Are the differences in spending across charters partially explained by regional differences in labor costs? (e.g. competitive wages for school employees such as teachers?)

That is, to what extent to these substantial differences in spending across charters enhance equity, as opposed to eroding it.  And to what extent should we be concerned about the role of charters within the public system eroding equity (e.g. are traditional resource equity concerns relevant when individuals and families choose less well resourced schools? Do more well resourced schools tend to have longer waiting lists? Makes for a fun legal question, as well as a moral/ethical question).

I’ll explore these issues in a future post. For now, I’ve just been trying to get enough coverage of data on the financing of NJ charter schools in order to be able to conduct such analysis. And it has been very frustrating that such data are not readily available for all schools and easily reconcilable.


Published by schoolfinance101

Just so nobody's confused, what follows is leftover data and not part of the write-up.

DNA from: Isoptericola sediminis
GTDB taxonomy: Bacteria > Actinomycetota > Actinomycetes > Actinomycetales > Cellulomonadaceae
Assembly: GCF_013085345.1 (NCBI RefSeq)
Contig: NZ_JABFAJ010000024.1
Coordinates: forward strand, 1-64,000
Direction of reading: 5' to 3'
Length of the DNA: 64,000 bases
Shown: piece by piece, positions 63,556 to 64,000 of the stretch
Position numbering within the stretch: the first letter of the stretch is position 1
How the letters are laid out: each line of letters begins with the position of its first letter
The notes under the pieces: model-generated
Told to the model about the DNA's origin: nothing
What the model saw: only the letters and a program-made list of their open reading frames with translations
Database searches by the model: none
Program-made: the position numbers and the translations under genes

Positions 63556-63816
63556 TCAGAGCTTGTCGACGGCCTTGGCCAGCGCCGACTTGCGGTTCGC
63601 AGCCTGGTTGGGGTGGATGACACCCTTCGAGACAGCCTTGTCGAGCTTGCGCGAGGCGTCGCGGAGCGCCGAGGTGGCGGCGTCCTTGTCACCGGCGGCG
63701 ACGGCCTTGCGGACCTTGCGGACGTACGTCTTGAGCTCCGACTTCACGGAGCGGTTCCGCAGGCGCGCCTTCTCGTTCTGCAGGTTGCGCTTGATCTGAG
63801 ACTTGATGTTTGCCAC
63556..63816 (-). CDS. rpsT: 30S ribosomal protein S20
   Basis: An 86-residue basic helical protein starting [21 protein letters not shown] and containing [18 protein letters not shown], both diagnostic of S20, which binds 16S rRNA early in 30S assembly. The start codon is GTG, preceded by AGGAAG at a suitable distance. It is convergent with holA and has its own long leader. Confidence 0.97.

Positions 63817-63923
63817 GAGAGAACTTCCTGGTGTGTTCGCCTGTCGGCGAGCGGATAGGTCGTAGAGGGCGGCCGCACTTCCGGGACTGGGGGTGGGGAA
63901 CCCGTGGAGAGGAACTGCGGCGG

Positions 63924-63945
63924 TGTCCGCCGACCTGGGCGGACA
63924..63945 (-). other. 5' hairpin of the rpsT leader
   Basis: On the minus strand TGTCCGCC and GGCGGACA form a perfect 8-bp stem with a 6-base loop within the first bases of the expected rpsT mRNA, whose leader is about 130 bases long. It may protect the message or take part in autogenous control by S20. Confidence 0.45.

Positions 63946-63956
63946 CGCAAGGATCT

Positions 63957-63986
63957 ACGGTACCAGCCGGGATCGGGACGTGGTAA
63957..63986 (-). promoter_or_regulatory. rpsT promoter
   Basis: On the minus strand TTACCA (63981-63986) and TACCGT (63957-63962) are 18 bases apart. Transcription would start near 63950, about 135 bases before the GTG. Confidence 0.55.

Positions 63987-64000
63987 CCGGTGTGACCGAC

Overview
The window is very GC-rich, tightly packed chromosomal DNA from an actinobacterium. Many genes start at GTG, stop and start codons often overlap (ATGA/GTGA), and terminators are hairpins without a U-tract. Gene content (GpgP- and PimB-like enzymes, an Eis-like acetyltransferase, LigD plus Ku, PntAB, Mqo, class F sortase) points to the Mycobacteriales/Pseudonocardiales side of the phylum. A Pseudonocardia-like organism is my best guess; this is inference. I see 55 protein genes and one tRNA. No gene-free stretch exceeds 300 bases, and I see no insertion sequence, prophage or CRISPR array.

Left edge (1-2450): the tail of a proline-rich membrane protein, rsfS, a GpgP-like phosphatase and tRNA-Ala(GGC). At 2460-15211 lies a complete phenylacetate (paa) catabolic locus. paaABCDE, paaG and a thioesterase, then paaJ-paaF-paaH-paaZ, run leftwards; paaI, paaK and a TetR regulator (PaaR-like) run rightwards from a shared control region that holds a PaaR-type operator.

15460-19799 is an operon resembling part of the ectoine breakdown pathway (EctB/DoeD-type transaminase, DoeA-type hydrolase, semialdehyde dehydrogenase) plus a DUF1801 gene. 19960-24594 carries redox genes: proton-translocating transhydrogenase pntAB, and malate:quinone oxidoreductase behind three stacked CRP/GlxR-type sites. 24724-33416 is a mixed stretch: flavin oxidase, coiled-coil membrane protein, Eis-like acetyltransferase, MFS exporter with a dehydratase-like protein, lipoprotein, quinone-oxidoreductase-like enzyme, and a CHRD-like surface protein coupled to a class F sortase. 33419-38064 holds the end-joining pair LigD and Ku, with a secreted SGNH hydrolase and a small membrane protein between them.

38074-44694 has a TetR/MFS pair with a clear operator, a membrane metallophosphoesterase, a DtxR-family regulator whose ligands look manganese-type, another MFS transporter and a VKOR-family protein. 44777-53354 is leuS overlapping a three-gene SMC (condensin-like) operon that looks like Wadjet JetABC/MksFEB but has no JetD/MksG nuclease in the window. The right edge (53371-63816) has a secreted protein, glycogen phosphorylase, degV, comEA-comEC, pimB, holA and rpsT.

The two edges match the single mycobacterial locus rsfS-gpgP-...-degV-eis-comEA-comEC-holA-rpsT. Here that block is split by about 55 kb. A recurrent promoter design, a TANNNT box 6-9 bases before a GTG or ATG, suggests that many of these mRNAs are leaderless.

Bruce Baker is an Professor in the Graduate School of Education at Rutgers, The State University of New Jersey. From 1997 to 2008 he was a professor at the University of Kansas in Lawrence, KS. He is lead author with Preston Green (Penn State University) and Craig Richards (Teachers College, Columbia University) of Financing Education Systems, a graduate level textbook on school finance policy published by Merrill/Prentice-Hall. Professor Baker has written a multitude of peer reviewed research articles on state school finance policy, teacher labor markets, school leadership labor markets and higher education finance and policy. His recent work has focused on measuring cost variations associated with schooling contexts and student population characteristics, including ways to better design state school finance policies and local district allocation formulas (including Weighted Student Funding) for better meeting the needs of students. Baker, along with Preston Green of Penn State University are co-authors of the chapter on Conceptions of Equity in the recently released Handbook of Research Education Finance and Policy, and co-authors of the chapter on the Politics of Education Finance in the Handbook of Education Politics and Policy and co-authors of the chapter on School Finance in the Handbook of Education Policy of the American Educational Research Association. Professor Baker has also consulted for state legislatures, boards of education and other organizations on education policy and school finance issues and has testified in state school finance litigation in Kansas, Missouri and Arizona. He is a member of the Think Tank Review Panel, a group of academic researchers who conduct technical reviews of publicly released think tank reports on education policy issues.